WASHINGTON -- Social Security Commissioner Shirley S. Chater called yesterday for an education campaign to overcome a "distinct lack of confidence" among young Americans that the insurance system will be there when they need it.
Noting that if no changes are made to the Woodlawn-based agency, Social Security taxes and interest will be insufficient to pay at the full benefit levels early in the next century, she said: "Yes, Social Security does have an exhaustion date in the near future. The good news is we have 35 years before that critical date is here."
That, she suggested, was ample time to solve the solvency problem and make the system "healthy for another 60 years." In the meantime, she called for local community meetings and a national advertising push to bolster public confidence, particularly among the young.
"There are these unsettling feelings that have begun to emerge about Social Security's future, particularly among young workers," she said. "One reason for this might be the fact that they know less about it than we do."
When the program was introduced in 1940, young workers had to go to a Social Security office to get their card before they could get a job. But since 1987, Americans have been issued Social Security cards at birth, thus avoiding what she called "this rite of passage."
Typically, she said, their first awareness of the social insurance system, which provides pensions for contributors and benefits for the eligible disabled, is when they see the FICA tax deduction from their first paycheck. "All this is very unsettling and does lead to a distinct lack of confidence in the program," Ms. Chater told the Woman's National Democratic Club here.
The results, she said, ranged from calls to cut Social Security and use its funds to balance the budget to generational conflicts "with the younger generation puzzling over why should they support the older generation?"
"Young people think it costs too much," Ms. Chater said, countering that young contributors are eligible for the Social Security disability program, equivalent, on average, to a more expensive private disability insurance policy worth $221,000.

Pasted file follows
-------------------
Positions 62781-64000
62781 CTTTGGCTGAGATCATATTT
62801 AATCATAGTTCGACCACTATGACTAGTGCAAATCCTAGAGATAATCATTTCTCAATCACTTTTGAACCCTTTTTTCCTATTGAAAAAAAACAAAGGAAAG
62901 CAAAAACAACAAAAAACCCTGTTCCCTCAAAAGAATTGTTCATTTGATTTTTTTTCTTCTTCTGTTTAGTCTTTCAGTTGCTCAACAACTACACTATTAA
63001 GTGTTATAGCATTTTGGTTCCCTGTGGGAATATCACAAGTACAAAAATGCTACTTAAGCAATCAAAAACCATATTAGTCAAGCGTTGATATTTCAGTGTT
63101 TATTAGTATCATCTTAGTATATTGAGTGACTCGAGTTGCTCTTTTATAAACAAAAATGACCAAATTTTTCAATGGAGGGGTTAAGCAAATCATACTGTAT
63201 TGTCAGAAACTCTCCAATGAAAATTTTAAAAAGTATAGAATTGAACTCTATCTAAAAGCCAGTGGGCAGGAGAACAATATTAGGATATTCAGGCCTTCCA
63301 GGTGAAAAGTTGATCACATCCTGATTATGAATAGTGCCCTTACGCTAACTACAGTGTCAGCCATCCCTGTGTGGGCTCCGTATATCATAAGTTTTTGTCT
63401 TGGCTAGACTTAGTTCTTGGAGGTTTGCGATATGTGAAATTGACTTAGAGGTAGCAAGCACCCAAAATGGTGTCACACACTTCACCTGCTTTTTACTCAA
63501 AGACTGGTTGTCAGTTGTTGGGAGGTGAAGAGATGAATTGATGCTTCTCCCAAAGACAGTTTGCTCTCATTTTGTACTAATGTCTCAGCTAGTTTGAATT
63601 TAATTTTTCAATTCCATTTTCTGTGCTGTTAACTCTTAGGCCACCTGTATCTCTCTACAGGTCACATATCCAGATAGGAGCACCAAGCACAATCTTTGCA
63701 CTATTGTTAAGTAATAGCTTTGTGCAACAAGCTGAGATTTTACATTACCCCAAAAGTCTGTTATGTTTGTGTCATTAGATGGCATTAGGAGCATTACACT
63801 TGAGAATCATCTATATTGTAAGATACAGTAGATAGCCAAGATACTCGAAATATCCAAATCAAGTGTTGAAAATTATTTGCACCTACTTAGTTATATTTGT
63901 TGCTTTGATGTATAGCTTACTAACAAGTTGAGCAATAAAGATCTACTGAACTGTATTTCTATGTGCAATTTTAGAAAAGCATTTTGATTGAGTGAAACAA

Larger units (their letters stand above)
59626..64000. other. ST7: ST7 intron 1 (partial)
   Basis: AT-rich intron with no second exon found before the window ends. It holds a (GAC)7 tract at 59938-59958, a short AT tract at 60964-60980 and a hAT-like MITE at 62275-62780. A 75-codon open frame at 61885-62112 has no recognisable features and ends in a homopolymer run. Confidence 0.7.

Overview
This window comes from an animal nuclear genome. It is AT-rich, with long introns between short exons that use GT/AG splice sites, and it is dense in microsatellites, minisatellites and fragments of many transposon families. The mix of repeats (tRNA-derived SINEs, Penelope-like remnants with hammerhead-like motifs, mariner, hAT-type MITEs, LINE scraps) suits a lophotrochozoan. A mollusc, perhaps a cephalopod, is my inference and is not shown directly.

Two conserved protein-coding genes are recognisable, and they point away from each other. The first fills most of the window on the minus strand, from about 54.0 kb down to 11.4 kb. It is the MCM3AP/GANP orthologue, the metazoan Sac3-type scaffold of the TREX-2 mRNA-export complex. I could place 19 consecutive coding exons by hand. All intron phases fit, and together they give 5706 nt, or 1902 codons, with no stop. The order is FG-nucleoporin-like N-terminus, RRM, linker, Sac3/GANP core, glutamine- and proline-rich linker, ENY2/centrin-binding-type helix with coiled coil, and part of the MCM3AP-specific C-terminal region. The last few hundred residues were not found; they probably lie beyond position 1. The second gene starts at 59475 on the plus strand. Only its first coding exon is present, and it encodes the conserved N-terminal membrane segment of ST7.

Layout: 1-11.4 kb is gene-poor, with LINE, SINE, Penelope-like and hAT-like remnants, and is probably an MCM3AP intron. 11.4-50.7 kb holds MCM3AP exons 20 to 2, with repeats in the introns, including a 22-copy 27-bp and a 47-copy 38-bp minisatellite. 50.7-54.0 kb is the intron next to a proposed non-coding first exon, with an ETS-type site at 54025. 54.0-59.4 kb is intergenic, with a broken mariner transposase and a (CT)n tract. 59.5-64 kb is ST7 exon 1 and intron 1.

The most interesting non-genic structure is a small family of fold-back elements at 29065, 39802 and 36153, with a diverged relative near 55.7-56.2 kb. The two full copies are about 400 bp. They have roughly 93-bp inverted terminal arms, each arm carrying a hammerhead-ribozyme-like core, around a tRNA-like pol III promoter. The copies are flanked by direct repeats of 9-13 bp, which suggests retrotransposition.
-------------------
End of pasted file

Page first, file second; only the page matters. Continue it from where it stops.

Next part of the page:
Noting that 42 percent of men and 28 percent of women die or become disabled before they reach pension age, she said the average Social Security protection for a surviving widow or widower was equivalent to a private life insurance policy of $250,000.
Social Security pensions were designed to supplement private pensions and savings. But Ms. Chater noted that only 33 percent of men and 13 percent of women have private pensions. Americans, she said, save an average of only $1,000 a year toward retirement. To maintain their lifestyles, Ms. Chater said, retirees need about 70 percent of their preretirement incomes.
The Social Security Trust Funds, invested in government securities as a financial reserve for the system, will continue to grow, passing the $1 trillion mark at the turn of the century, she said. But 25 years from now, the retirement of the "baby boomers" -- those born between 1946 and 1964 -- would create a shortfall in revenue as the contributing work force shrinks and the number of retired beneficiaries grows.
Unless changes are made before 2030, there would be enough revenue to pay only 75 percent of an individual's full-benefit level, and the balance would have to be made up from the trust funds.
Ms. Chater rejected suggestions, floated in Congress, that contributions to Social Security be voluntary, or that its revenue be used to reduce the federal budget deficit. She also questioned the notion that some money in the trust funds would be better invested in private stocks than in government securities.
"What we have to look at is: Is it safe enough?" she said. "Are we willing to take that risk?"